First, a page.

Want a Job at Disney World? You’re Competing With Brazilians!

Okay, the comment seems over the top. But it’s true. And you’re competing against those from the Philippines, China, and New Zealand.

Yesterday, I noted that President Obama gave a 13 minute talk about making it easier for tourists coming to America to get a Visa. Great stuff. We all want to see the dollars that come from tourists. Still, I noted that there was something much more afoot by that administration when it came to the entire international visa. This is part two of that discussion.

To understand what’s going on, you have to roll back the clock a little. Prior to this recession Disney was building and hiring. There was a need for a lot of Cast Members. And they were looking everywhere they could to find them. The Casting Center was going at it nearly seven days a week. They were hosting all sorts of job fairs to attract potential hires. They were providing financial incentives to current Cast Members to recommend their friends to work here. They even created “Project Future”, which was a small school between Epcot Cast Services building and the outer Test Track where students struggling academically were placed in a work school program. Half the day they were in school in a trailer. The other half of the day they were selling ice cream or working Spaceship Earth.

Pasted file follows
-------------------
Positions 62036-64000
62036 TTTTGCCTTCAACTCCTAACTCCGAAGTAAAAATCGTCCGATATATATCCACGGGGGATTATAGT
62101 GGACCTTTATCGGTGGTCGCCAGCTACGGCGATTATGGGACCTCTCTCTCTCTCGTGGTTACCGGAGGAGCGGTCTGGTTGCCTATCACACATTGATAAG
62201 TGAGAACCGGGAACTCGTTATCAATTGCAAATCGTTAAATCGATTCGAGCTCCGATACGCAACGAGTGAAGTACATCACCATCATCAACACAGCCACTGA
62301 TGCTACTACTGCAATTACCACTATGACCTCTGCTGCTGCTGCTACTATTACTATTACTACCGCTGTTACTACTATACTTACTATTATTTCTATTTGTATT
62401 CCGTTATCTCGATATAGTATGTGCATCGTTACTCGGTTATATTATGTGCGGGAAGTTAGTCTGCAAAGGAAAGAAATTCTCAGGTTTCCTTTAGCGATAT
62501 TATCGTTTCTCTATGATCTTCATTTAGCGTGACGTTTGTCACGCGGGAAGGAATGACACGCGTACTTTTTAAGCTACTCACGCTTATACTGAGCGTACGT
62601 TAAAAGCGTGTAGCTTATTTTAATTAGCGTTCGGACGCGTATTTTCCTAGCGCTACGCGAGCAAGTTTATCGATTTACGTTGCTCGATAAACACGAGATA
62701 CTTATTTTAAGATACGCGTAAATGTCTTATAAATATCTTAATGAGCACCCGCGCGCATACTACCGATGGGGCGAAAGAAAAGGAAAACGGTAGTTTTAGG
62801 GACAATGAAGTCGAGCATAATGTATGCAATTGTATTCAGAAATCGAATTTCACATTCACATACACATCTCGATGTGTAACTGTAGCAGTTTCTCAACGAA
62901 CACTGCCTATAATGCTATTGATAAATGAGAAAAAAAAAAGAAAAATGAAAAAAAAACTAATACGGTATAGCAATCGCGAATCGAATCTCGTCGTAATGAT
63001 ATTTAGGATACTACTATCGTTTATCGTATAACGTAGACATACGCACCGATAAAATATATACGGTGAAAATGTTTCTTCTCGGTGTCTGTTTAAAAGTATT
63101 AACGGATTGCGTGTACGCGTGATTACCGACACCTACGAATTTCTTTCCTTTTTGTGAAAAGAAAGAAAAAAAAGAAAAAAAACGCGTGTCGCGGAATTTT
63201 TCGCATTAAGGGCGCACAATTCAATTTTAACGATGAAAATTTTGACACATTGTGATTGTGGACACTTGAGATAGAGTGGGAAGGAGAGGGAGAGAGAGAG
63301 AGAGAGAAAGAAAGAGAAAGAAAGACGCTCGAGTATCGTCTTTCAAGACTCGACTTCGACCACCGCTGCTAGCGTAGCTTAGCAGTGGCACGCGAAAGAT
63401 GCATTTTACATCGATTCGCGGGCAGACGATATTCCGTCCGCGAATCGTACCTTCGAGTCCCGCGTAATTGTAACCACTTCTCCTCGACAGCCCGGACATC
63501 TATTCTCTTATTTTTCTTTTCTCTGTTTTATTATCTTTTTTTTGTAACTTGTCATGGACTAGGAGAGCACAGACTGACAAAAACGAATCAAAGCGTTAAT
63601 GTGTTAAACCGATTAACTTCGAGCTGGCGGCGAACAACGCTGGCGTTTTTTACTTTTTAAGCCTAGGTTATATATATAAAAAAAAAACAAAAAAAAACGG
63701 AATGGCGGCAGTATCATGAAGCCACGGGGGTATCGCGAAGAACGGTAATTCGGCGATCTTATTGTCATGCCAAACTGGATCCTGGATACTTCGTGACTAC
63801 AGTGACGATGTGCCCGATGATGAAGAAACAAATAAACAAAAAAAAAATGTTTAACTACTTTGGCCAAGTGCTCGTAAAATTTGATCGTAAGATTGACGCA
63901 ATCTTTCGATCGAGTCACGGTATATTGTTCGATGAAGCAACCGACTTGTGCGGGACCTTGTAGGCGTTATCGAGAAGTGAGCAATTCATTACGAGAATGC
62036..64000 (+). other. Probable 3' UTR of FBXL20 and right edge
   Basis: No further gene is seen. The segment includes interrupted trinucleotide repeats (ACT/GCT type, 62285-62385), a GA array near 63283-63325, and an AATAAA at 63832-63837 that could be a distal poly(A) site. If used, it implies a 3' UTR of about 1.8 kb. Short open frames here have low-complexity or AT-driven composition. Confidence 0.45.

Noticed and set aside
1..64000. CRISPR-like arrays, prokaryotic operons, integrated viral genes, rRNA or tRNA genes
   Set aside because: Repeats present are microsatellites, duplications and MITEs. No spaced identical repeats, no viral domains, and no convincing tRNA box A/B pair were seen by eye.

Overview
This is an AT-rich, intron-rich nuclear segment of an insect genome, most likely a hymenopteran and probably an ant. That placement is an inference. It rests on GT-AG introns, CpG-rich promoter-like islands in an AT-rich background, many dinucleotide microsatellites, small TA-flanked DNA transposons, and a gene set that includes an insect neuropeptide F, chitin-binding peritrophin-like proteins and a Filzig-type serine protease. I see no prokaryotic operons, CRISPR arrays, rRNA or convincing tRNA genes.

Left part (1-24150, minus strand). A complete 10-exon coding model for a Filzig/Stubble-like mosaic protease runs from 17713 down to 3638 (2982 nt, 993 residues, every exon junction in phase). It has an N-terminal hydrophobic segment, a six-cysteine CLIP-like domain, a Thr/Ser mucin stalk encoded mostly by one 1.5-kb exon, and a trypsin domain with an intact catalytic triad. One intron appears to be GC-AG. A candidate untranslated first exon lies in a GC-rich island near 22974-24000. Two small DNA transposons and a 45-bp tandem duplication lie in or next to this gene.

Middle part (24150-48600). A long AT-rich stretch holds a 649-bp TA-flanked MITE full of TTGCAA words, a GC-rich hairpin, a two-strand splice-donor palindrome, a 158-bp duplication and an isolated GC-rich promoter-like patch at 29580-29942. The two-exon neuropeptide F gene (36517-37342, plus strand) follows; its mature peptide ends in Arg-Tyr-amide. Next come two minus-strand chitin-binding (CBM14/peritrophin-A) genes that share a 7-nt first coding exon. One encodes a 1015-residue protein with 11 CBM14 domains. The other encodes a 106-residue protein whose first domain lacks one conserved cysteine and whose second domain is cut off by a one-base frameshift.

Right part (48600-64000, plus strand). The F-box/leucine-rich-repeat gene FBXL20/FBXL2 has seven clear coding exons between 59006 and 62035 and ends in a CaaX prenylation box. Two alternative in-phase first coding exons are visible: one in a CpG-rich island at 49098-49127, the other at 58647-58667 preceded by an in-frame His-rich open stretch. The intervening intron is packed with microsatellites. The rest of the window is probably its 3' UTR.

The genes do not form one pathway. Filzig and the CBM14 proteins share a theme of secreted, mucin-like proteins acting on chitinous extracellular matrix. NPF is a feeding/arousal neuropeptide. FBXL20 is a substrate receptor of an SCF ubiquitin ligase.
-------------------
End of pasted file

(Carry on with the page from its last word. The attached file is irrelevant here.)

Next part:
Disney even used bumper stickers to get local Floridians to apply for a job.

Yes, Disney was doing everything they could to staff the parks in an economic environment where there was virtually no unemployment. And in all that brainstorming came the idea of adding more college interns and more international recruits. While it took a lot of overhead to recruit and to house those individuals, it was ultimately a great deal. Pay was low. Long term benefits weren’t necessary. Promotions didn’t occur because they were soon gone after so many months. Moreover, “casting” a larger net for Cast Members meant a higher quality intern. They came bright and bushy tailed, and eager to work at Disney. They came with higher educations. They spoke more than one language, and in some cases, several languages–ideal for an international tourist base. And all that was a big contrast from locals, some of whom thought working at Disney was above them, or who carried a passive aggressive entitlement attitude.

But then the recession came into play. More locals are out of work. They go to Disney looking for the job, but are told that “Disney isn’t hiring”. But that wasn’t true. They were hiring all right. They just weren’t hiring locals. And they continue to do so. So you get an idea of what that looks like, consider the comments of a colleague:

“When I was training @ DU [Disney University] in the fall [2011] the room was 93% exchange students from Mainland China and 3 students from the States, 3 trainers (one of which is from Spain), and then there’s me. The only person in the room without a degree. The jobs we’re training for are Food and Beverage. I waited 8 months to get the job and 6 weeks later, I didn’t quite make the cut.”

In short, Walt Disney World, which is the largest single site employer in the country, is also the country’s largest single site employer of green card employees. But what does it mean for you? After all, you’re not looking for a job at Disney. You’re just looking to have a good time on vacation. The answer to that question will come in my next post.

J. Jeff Kober